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Market cheers new regulation on stake cuts

Mavens say measures will bring more stability, protect investor interests

By SHI JING in Shanghai | China Daily | Updated: 2024-05-28 09:12
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An investor checks stock prices at a brokerage in Shenyang, capital of Liaoning province. [Photo provided to China Daily]

China's stock market on Monday gave the thumbs up to Friday's new regulation comprising 31 measures to streamline major shareholders' reductions in their equity holdings, with the benchmark Shanghai Composite Index gaining 1.14 percent to close at 3124.04 points.

The Shenzhen Component Index and technology-focused ChiNext in Shenzhen, Guangdong province, added 0.88 percent and 0.68 percent, respectively. Market mavens said the new regulation is expected to bring more stability to the A-share market.

On Friday, the China Securities Regulatory Commission, the country's top securities watchdog, promulgated the new regulation with immediate effect to address frequently occurring problems in the A-share market.

Major shareholders should not cut their equity stakes via restricted shares through fake divorce, short-selling or unregulated ways, the CSRC said.

Consequent to the new regulation, major shareholders cannot reduce their holdings through block trades or centralized bidding when the share price falls below net asset value per share, or fails to meet dividend standards.

The total number of shares sold by major shareholders in any period of three months should not exceed 1 percent of the company's total number of shares.

Meanwhile, major shareholders are required to pre-disclose cuts to their shareholdings. Illegal shareholding reductions will be ordered for repurchase and payment of the difference to the listed company, the new regulation states.

Shareholders holding a 5 percent stake in the listed company, actual controllers, board members, supervisors and senior executives should all abide by the new regulation in the context of paring their stakes, said the CSRC.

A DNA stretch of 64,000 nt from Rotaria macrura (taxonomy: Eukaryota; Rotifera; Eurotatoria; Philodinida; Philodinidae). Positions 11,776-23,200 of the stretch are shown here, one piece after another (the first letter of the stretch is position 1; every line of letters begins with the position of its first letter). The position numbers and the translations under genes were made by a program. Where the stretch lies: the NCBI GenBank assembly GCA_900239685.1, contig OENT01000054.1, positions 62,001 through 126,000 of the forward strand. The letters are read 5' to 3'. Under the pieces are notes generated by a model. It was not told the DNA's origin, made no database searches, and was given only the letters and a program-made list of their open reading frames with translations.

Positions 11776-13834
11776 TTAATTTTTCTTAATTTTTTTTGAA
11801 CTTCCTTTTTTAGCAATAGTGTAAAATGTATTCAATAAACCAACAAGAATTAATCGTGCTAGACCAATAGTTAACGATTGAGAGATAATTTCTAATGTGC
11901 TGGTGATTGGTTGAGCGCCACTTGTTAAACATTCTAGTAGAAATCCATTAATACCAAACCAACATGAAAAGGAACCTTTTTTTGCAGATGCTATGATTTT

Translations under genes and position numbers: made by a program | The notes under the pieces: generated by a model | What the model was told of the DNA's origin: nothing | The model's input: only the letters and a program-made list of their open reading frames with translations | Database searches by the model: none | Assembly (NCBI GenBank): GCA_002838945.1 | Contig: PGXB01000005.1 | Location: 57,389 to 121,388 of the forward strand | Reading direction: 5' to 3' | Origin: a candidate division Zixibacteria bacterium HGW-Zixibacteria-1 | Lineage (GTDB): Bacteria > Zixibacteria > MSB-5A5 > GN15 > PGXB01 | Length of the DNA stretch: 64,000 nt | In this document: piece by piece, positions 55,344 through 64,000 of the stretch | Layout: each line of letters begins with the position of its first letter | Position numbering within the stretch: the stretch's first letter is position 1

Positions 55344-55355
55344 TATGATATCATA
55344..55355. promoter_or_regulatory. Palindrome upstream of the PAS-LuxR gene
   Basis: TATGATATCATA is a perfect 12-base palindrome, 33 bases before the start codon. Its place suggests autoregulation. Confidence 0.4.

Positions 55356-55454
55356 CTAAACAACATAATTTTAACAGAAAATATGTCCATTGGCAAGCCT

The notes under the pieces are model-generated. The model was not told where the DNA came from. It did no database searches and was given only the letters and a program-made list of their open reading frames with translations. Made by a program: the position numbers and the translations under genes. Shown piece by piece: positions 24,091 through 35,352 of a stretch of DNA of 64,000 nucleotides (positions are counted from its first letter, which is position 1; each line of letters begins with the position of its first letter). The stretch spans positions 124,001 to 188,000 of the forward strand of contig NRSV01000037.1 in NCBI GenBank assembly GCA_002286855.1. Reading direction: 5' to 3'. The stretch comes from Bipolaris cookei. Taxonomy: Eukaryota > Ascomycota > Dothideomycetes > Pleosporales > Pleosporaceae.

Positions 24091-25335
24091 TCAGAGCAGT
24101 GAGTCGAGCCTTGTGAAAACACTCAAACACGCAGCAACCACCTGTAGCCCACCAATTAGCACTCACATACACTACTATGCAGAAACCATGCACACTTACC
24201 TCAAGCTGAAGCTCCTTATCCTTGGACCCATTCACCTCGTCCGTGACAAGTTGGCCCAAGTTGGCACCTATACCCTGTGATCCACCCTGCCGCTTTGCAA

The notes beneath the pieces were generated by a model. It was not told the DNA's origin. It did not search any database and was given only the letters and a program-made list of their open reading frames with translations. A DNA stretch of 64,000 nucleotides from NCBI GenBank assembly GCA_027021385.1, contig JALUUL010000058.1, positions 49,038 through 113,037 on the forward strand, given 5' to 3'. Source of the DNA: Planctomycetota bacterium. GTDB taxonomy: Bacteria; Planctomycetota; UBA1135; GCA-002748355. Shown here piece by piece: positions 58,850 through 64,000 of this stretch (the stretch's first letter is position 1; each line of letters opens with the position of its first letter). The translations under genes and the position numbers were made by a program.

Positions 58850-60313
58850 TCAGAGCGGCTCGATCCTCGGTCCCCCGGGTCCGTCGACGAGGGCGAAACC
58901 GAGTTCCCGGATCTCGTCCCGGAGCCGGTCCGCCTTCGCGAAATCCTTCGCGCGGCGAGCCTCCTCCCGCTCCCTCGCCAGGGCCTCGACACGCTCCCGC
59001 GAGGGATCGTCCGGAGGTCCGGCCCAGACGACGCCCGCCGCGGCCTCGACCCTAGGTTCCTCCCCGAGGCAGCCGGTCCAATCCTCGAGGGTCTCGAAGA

Independent financial analyst Guo Shiliang deemed the new regulation "most stringent" of the kind, "addressing almost all the previous loopholes regarding cuts to stakes". Going forward, more attention should be paid to companies' market value management.

"The other side of the story is a shareholder's long-term position in his or her own company, which is key to boosting the confidence of A-share investors," he said.

Tian Lihui, director of the Institute of Finance and Development at Nankai University, said that the new regulation steps up the crackdown on illegal shareholding reductions or reductions in a roundabout way. It is of great importance to safeguard the stability of the secondary market, protect the rights of individual investors and create a sound stock-market ecosystem, he said.

The central regulators' resolution and efforts to crack down on violations and illegal activities have helped build a healthier A-share market, said Liu Chenming, chief strategist of GF Securities.

Against that backdrop, investors have come to regard industry-leading companies and companies with core competitiveness as worthy of long-term investment and larger exposure.

Chen Guo, chief strategist at China Securities, said that investors can be strategically optimistic about the A-share market, given the recent regulatory moves on stake reductions and resuming IPO revisions.

International investors' confidence in A shares has also been rising mainly because of the 9.3 percent average annual business income increase reported by companies included in the MSCI China Index, said Wendy Liu, JPMorgan's chief Asia and China equity strategist, citing latest annual financial reports.

Listed companies from the internet, telecommunications, medicine and power supply sectors have led the business improvement, she said.

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